What to Know About Marijuana and DUI

There are still laws in place restricting where you can medicate.
Image placeholder title


Just because marijuana is recreationally legal in states like Oregon and Colorado, it doesn’t mean that you can now get high and do whatever you want.

One argument that continually comes to the head when people are discussing marijuana legalization is “what about driving after smoking?” After all, driving under the influence is still an offense and not a typically recommended activity.

However, issuing someone a DUI due from marijuana use can be a difficult task for the police. The main problem lies in the fact that there isn’t a clear way to test for intoxication on site. Unlike alcohol, there is not a magic number, like a .08 BAC, that signals you’ve enjoyed too much marijuana before driving.

This problem is only compounded by the fact that marijuana can stay in your system for up to 30 days, so a even an on-site drug test could give police officers incorrect information about the levels of cannabis in your system.

In a post by Michael Romano, a Portland Oregon DUI attorney, he lays out how Oregon police handle situations where they think a drive is under the influence of cannabis.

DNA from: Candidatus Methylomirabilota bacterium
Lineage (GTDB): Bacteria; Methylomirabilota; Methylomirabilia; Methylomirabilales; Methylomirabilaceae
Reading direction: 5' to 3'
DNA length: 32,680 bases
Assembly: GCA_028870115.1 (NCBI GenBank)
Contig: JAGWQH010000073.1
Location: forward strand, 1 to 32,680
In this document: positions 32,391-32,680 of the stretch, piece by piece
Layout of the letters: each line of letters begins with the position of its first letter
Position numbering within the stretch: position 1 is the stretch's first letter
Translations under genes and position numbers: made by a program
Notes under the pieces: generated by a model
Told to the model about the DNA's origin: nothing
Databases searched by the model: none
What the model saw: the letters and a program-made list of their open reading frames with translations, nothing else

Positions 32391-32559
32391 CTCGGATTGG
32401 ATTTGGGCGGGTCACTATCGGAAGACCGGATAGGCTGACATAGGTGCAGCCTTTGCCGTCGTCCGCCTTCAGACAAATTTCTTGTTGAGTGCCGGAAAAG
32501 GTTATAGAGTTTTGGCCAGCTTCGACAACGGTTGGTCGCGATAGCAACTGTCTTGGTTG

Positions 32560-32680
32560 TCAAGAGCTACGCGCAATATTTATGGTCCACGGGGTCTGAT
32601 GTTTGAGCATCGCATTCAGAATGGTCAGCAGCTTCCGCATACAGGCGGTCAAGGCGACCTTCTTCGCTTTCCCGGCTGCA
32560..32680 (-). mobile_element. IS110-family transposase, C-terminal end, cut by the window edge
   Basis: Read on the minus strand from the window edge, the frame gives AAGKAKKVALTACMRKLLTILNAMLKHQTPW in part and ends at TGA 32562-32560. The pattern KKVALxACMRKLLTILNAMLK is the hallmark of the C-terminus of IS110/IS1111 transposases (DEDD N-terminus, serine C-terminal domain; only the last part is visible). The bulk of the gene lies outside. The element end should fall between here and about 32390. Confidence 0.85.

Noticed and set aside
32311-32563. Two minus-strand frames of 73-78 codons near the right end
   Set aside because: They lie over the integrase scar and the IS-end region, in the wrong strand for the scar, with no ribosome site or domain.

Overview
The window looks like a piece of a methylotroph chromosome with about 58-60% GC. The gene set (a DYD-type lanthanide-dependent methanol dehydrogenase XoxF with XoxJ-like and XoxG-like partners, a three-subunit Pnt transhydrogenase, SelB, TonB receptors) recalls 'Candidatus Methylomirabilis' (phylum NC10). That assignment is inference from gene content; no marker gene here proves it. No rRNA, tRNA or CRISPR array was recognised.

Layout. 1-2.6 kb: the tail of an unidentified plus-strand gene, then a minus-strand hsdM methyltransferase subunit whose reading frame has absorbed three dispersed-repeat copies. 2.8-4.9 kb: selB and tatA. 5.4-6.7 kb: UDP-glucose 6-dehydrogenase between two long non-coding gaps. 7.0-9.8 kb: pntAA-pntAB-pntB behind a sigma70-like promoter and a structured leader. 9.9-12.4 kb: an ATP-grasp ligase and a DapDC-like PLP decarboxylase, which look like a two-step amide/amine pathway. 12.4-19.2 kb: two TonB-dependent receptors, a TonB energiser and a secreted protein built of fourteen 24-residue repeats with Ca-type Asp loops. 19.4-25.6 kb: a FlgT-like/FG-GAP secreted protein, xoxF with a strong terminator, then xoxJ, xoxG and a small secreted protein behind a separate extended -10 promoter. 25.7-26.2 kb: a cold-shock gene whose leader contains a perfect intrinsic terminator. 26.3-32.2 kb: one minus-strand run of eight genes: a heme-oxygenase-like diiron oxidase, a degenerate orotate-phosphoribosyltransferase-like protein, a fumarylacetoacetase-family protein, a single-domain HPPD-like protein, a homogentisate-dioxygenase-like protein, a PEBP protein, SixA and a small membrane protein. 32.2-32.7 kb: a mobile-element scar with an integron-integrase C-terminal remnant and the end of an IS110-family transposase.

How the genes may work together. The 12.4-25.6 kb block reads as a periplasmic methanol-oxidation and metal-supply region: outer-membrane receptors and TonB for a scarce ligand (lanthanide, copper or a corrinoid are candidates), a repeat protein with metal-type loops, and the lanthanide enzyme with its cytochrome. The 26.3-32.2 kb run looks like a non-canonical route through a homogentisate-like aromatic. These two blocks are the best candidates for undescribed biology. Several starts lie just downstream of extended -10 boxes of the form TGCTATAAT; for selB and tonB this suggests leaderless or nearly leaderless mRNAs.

Oregon uses Drug Recognition Experts or Drug Recognition Evaluators (DREs) to evaluate whether a given driver or test subject is under the influence of drugs. According to the Drug Symptom Matrix (or chart) relied upon by DREs, “general indicators” of marijuana/cannabis use include:
Very red eyes,
Odor of marijuana,
Body tremors,
Eyelid tremors,
Relaxed inhibitions,
Increased appetite,
Impaired perception of time and distance,
Possible paranoia, and
Disorientation.The duration of effects will be assumed to be 2-3 hours.
If a DRE examination is requested by an officer– and if the driver participates in the examination– the evaluator would expect to see (or would say that they saw) some or all of the following indicators of cannabis use:
No Horizontal Gaze Nystagmus (HGN) (an involuntary jerking of the eye balls when tracking an object moving horizontally in front of the eyes),
No Vertical Gaze Nystagmus (VGN) (an involuntary jerking of the eye balls when tracking an object moving vertically in front of the eyes),
Lack of convergence (an inability to cross the eyes),
“Normal” pupil size or dilated (larger than normal) pupil size,
“Normal” reaction of the pupils to light (the pupils become larger in darkness, then quickly become smaller when exposed to light),
Elevated pulse rate (higher than normal pulse rate),
Elevated blood pressure (higher than normal blood pressure), and
Elevated body temperature (higher than normal body temperature).
Overdose signs will be assumed to be fatigue or paranoia.”

His post even outlines a couple of scenarios where a drive could be accused (even falsely) of driving under the influence. He also lays out what to do if you don’t want to be falsely accused of driving on marijuana. Click here to learn more from Romano on driving under the influence of cannabis.